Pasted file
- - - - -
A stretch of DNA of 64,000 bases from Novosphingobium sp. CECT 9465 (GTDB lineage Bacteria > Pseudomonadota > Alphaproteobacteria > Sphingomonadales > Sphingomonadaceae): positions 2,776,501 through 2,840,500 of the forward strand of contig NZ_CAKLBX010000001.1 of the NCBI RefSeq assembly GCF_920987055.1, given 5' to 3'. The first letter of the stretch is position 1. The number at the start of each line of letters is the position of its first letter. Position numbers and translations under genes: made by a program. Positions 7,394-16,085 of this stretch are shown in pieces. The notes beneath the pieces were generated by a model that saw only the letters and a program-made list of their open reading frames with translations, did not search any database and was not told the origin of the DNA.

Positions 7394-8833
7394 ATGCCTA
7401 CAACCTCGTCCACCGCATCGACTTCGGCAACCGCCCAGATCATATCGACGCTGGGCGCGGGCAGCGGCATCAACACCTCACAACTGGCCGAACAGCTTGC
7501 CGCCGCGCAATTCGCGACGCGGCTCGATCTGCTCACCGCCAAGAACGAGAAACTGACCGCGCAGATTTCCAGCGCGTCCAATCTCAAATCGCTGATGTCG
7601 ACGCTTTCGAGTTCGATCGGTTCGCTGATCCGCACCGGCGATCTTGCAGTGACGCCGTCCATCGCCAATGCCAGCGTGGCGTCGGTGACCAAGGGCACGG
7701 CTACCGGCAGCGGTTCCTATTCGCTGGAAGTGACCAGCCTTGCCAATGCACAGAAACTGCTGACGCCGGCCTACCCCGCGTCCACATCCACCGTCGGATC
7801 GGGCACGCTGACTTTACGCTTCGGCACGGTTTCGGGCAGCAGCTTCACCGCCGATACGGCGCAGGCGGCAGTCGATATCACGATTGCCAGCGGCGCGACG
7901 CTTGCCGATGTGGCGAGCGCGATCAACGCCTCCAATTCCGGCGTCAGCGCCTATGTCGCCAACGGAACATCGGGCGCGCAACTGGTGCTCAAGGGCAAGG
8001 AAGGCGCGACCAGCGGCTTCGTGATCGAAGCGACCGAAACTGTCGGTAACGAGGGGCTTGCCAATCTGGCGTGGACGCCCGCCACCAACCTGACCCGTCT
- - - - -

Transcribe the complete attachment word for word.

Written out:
A stretch of DNA of 64,000 bases from Novosphingobium sp. CECT 9465 (GTDB lineage Bacteria > Pseudomonadota > Alphaproteobacteria > Sphingomonadales > Sphingomonadaceae): positions 2,776,501 through 2,840,500 of the forward strand of contig NZ_CAKLBX010000001.1 of the NCBI RefSeq assembly GCF_920987055.1, given 5' to 3'. The first letter of the stretch is position 1. The number at the start of each line of letters is the position of its first letter. Position numbers and translations under genes: made by a program. Positions 7,394-16,085 of this stretch are shown in pieces. The notes beneath the pieces were generated by a model that saw only the letters and a program-made list of their open reading frames with translations, did not search any database and was not told the origin of the DNA.

Positions 7394-8833
7394 ATGCCTA
7401 CAACCTCGTCCACCGCATCGACTTCGGCAACCGCCCAGATCATATCGACGCTGGGCGCGGGCAGCGGCATCAACACCTCACAACTGGCCGAACAGCTTGC
7501 CGCCGCGCAATTCGCGACGCGGCTCGATCTGCTCACCGCCAAGAACGAGAAACTGACCGCGCAGATTTCCAGCGCGTCCAATCTCAAATCGCTGATGTCG
7601 ACGCTTTCGAGTTCGATCGGTTCGCTGATCCGCACCGGCGATCTTGCAGTGACGCCGTCCATCGCCAATGCCAGCGTGGCGTCGGTGACCAAGGGCACGG
7701 CTACCGGCAGCGGTTCCTATTCGCTGGAAGTGACCAGCCTTGCCAATGCACAGAAACTGCTGACGCCGGCCTACCCCGCGTCCACATCCACCGTCGGATC
7801 GGGCACGCTGACTTTACGCTTCGGCACGGTTTCGGGCAGCAGCTTCACCGCCGATACGGCGCAGGCGGCAGTCGATATCACGATTGCCAGCGGCGCGACG
7901 CTTGCCGATGTGGCGAGCGCGATCAACGCCTCCAATTCCGGCGTCAGCGCCTATGTCGCCAACGGAACATCGGGCGCGCAACTGGTGCTCAAGGGCAAGG
8001 AAGGCGCGACCAGCGGCTTCGTGATCGAAGCGACCGAAACTGTCGGTAACGAGGGGCTTGCCAATCTGGCGTGGACGCCCGCCACCAACCTGACCCGTCT